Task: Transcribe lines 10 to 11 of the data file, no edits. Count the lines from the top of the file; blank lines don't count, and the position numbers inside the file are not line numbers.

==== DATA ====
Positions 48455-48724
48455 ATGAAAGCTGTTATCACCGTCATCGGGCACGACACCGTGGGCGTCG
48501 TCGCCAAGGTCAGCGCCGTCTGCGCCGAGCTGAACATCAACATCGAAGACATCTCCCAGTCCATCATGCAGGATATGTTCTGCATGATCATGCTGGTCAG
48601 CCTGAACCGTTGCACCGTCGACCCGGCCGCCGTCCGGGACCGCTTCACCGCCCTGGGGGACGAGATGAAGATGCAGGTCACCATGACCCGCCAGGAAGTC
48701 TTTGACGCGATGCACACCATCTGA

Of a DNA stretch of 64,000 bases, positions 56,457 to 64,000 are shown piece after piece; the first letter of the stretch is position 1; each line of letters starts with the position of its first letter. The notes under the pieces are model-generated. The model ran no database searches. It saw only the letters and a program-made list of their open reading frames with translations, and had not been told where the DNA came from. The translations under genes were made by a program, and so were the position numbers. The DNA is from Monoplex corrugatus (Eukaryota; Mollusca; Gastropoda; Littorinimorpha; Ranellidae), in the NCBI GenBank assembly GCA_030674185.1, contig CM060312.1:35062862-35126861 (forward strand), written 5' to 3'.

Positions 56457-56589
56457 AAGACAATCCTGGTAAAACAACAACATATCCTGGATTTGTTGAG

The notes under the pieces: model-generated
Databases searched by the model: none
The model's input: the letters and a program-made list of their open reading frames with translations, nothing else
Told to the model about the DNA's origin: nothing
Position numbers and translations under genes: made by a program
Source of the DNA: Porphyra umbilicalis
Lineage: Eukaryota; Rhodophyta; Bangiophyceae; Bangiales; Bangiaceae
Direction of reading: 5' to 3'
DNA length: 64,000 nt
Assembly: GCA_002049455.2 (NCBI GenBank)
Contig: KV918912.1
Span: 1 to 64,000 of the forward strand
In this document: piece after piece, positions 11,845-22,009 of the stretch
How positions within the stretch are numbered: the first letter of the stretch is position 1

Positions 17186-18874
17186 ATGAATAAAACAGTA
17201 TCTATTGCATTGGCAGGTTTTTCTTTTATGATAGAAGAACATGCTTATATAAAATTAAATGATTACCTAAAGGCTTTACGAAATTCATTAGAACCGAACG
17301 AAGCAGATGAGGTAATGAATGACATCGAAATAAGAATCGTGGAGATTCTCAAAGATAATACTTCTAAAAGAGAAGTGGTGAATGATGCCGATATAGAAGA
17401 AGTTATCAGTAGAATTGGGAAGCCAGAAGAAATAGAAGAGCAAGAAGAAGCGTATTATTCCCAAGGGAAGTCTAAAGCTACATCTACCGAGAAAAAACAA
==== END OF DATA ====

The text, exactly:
Databases searched by the model: none
The model's input: the letters and a program-made list of their open reading frames with translations, nothing else